The Burning of Washington: The British Invasion of 1814by Anthony S. Pitch
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With all the immediacy of an eyewitness account, Anthony Pitch tells the dramatic story of the British invasion of Washington in the summer of 1814, an episode many call a defining moment in the coming-of-age of the United States. The British torched the Capitol, the White House, and many other public buildings, setting off an inferno that illuminated the countryside for miles and sending President James Madison scurrying out of town while his wife Dolley rescued a life-sized portrait of George Washington from the flames. The author's gripping narrative--hailed by a White House curator, a Senate historian, and the chairman of the National Geographic Society, among others--is filled with vivid details of the attack. Not confining his story to Washington, Pitch also describes the brave, resourceful defense of nearby Fort McHenry and tells how Francis Scott Key, a British hostage on a ship near the Baltimore harbor during the fort's bombardment, wrote a poem that became the national anthem.
- Naval Institute Press
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- NOOK Book
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Meet the Author
Anthony S. Pitch is the author of a number of books including The Burning of Washington: The British Invasion of 1814, a selection of the History Book Club and winner of the Arline Custer Memorial Prize and Maryland Historical Society’s annual book award. He has been featured on outlets ranging from NPR to The History Channel to C-Span to Fox News and is a highly sought-after public speaker. A former journalist in England, Africa, and Israel, Pitch has been a broadcast editor for the Associated Press and a senior writer for US News and World Report’s Books division. He lives in a Washington, DC, suburb.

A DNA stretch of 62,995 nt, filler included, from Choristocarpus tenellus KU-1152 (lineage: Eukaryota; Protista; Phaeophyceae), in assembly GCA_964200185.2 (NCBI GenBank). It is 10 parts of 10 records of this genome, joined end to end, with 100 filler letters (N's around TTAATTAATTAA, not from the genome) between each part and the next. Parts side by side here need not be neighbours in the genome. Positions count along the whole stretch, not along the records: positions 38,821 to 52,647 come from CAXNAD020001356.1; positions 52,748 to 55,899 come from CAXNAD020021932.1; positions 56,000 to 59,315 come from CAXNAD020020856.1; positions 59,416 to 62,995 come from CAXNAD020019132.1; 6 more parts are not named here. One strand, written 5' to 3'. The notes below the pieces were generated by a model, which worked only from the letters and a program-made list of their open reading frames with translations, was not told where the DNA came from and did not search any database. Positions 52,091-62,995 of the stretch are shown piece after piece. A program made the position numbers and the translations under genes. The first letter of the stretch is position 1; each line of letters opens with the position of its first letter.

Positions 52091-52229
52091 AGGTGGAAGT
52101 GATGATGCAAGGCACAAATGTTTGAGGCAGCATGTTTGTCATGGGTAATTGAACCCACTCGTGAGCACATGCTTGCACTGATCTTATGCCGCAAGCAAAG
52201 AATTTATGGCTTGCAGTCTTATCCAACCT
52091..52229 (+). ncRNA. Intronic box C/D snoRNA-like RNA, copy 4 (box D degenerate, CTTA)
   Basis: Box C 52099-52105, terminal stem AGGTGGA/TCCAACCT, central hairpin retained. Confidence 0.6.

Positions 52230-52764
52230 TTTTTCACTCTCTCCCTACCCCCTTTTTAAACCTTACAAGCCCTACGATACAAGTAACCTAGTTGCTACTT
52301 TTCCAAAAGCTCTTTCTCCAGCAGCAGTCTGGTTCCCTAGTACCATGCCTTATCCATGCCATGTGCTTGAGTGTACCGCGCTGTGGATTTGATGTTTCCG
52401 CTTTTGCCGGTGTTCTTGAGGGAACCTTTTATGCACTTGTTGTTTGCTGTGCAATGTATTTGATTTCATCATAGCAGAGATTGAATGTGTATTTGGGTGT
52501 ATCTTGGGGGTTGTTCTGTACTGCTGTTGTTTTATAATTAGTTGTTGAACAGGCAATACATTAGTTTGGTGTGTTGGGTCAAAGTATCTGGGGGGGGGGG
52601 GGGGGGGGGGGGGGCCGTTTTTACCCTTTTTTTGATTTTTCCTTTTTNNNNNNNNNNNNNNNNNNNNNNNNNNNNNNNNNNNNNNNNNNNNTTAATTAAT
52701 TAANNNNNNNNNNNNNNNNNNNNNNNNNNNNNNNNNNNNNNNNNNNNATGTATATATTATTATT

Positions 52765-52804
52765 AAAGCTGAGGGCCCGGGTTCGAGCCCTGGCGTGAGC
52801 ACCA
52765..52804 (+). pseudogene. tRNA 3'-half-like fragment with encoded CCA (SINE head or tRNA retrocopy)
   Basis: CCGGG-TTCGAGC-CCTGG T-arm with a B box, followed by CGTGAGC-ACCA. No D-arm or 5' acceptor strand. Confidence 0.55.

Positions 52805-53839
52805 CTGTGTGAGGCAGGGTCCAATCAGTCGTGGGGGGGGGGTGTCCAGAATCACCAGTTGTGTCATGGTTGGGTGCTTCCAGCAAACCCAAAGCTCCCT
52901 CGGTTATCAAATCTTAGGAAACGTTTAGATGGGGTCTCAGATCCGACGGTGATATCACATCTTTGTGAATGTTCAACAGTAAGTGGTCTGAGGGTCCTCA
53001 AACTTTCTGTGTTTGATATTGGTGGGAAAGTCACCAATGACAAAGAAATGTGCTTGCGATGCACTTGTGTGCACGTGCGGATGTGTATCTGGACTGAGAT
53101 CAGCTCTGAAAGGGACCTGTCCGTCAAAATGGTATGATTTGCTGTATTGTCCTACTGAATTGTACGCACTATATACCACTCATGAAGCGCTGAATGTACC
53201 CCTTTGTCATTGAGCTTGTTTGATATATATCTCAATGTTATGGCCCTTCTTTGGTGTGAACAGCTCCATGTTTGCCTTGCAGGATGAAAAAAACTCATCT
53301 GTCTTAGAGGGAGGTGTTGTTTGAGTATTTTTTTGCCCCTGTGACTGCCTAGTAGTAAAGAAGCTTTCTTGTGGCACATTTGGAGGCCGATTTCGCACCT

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This book is exceptionally well written and well sourced. The War of 1812 has been called a "forgotten war." From the very beginning, Pitch makes clear the divisions between those who were pro-war and those who were against it, and the violence Americans were capable of inflicting on their fellow countrymen is shocking. It is simply the best book I've read about the war, and I have read many. Readers will not be disappointed.
This is an excellent study into the social and political aspects of the incident. Details the actions of the people of Washington and each, and it would seem every, dish that was broken. The battles are cover only mildly to bring you to the 'burning' and afterwards to bring conclusion. A wonderful book for the interested reader, but not so much for military battle analysis. Honestly, I found Walter Lord's book to be worth a second read.